London Underground: What is the dispute about and when might the Tube strike happen?

·3-min read
London Underground: What is the dispute about and when might the Tube strike happen?

Train drivers on the London Underground have threatened to strike after 99 per cent of ASLEF’s union voted to protect working conditions and pensions in the capital.

It has not yet been confirmed when the strike will take place nor for how long but an announcement is expected to be imminent.

Members of the ASLEF union said they would take action if changes were forced through without negotiation.

Nearly £4bn in government bailouts has been paid to keep TfL services afloat during Covid.

It is feared commuters could face chaos if the strikes go ahead - we look at what you can expect in the coming weeks.

Who is striking?

Train drivers on the London Underground are expected to take part in the strike.

The overwhelming majority of ASLEF members on the Tube network returned a ‘Yes’ vote in a ballot to protect working conditions and pensions on the transport network in the capital.

Why are they striking?

ASLEF said the strike would occur if managers at Transport for London (TfL) attempted to change agreement without negotiation and force through worse terms and conditions and pensions for their members.

Finn Brennan, ASLEF’s organiser on the Underground, said: “Government cuts to its funding, together with a fall in passenger numbers since the Covid pandemic, have led to a financial crisis at TfL.

“Management and government now want to plug that funding gap by slashing staff pensions and tearing up our agreed working conditions. But this ballot result shows that our Tube train drivers aren’t prepared to let them get away with it.”

He added: “Management should be in no doubt that if they try to force through changes to our agreements, working conditions, or pensions, there will be hard-hitting and sustained industrial action across London Underground.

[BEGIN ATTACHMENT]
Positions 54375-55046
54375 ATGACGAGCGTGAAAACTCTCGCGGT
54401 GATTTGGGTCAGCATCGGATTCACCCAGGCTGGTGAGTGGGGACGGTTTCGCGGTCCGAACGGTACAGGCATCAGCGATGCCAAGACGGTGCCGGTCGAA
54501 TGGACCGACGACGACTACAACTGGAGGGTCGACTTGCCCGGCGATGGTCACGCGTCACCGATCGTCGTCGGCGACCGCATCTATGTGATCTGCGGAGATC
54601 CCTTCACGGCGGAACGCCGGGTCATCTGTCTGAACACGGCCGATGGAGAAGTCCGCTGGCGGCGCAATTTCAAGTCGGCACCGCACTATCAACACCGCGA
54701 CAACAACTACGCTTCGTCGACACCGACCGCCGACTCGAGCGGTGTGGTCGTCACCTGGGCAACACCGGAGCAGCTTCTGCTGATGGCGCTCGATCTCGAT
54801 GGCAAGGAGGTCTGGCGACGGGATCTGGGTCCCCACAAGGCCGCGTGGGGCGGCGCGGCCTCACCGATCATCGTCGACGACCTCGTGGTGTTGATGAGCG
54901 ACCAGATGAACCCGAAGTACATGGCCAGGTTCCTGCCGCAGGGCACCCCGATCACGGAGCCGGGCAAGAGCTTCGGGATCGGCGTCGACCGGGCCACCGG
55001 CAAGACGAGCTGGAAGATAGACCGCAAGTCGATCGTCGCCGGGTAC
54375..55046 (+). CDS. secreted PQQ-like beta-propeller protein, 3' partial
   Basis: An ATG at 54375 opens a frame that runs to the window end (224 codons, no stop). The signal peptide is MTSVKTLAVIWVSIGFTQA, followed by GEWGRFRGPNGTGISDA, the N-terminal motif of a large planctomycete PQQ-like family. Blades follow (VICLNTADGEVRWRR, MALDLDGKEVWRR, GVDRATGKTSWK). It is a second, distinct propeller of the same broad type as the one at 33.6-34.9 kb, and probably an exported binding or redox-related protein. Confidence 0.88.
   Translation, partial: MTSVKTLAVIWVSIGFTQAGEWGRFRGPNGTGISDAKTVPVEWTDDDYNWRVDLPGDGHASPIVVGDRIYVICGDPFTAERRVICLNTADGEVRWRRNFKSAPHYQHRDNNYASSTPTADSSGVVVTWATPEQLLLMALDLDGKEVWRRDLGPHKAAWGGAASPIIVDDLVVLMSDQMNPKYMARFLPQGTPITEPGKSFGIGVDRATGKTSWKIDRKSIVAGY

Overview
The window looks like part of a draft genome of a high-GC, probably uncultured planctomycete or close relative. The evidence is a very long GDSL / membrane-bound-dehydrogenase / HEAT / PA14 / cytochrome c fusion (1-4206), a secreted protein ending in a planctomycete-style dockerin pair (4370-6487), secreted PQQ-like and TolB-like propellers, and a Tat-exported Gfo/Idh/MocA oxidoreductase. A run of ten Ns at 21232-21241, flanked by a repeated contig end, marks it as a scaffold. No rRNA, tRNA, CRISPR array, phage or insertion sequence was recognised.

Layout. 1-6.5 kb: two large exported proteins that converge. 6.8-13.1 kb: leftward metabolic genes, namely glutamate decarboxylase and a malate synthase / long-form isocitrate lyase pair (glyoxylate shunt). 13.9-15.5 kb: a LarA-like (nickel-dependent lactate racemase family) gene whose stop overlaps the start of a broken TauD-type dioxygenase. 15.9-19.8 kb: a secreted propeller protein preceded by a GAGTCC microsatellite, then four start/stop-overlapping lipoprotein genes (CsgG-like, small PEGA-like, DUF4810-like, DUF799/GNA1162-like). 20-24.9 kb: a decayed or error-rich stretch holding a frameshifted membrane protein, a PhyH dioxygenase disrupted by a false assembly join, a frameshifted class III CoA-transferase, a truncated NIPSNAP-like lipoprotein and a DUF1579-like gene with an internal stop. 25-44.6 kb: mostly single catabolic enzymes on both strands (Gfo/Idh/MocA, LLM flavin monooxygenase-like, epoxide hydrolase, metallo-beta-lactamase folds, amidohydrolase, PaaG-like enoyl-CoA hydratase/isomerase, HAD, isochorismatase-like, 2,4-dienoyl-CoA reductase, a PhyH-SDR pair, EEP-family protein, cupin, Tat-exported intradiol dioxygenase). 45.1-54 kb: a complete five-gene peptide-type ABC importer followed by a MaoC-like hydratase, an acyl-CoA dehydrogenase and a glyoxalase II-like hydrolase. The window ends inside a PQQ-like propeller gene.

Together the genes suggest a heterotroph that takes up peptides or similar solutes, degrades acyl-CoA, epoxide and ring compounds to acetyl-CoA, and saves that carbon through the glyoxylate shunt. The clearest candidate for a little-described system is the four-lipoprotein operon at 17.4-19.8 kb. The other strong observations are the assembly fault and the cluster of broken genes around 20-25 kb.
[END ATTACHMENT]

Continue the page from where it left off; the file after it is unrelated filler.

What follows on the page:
“Our members showed huge courage and determination in keeping Underground services operating throughout the pandemic. They do not deserve to be treated like this and are determined – as this vote shows – to protect their working conditions and pensions.”

Mick Whelan, general secretary of ASLEF, the train drivers’ union, said: “The funding gap on the Underground is not the fault of the men and women who, every day, help passengers move around the capital.

“So there is no reason why the terms on which they are employed should be ripped up. Pensions, for which we pay, are deferred wages. And we are not prepared to have our pensions looted.”

Mr Whelan has called on Boris Johnson to “step up and do the right thing to help keep the capital moving” by increasing funding for TfL.

When are they striking?

A date for the industrial action has not been announced but it is understood that strikes could affect the entire Underground network.

ASLEF said there would be “hard-hitting and sustained industrial action across London Underground”.

What have the Government and Sadiq Khan said?

Neither Sadiq Khan nor the government have commented on this round of tube strikes.

A TfL spokesperson said: “This mandate relates to ongoing discussions with our trade unions.

“We urge Aslef to continue working with us to resolve these matters without having to resort to industrial action.”

The National Union of Rail, Maritime and Transport Workers (RMT) said it shares the same concerns and “preparations are well advanced” in putting the strike to a vote.

“We have the same concerns as Aslef and we are also preparing to ballot for industrial action over the same issues,” a spokesperson said.

“Nobody should be under any illusions at the determination of London’s tube unions to stop this attack on our members pensions, jobs and working conditions.

“The outcome that the government is looking for is a savage attack on pensions of our members and our accrued benefits.

“That is something we would resist with every tool at our disposal.”

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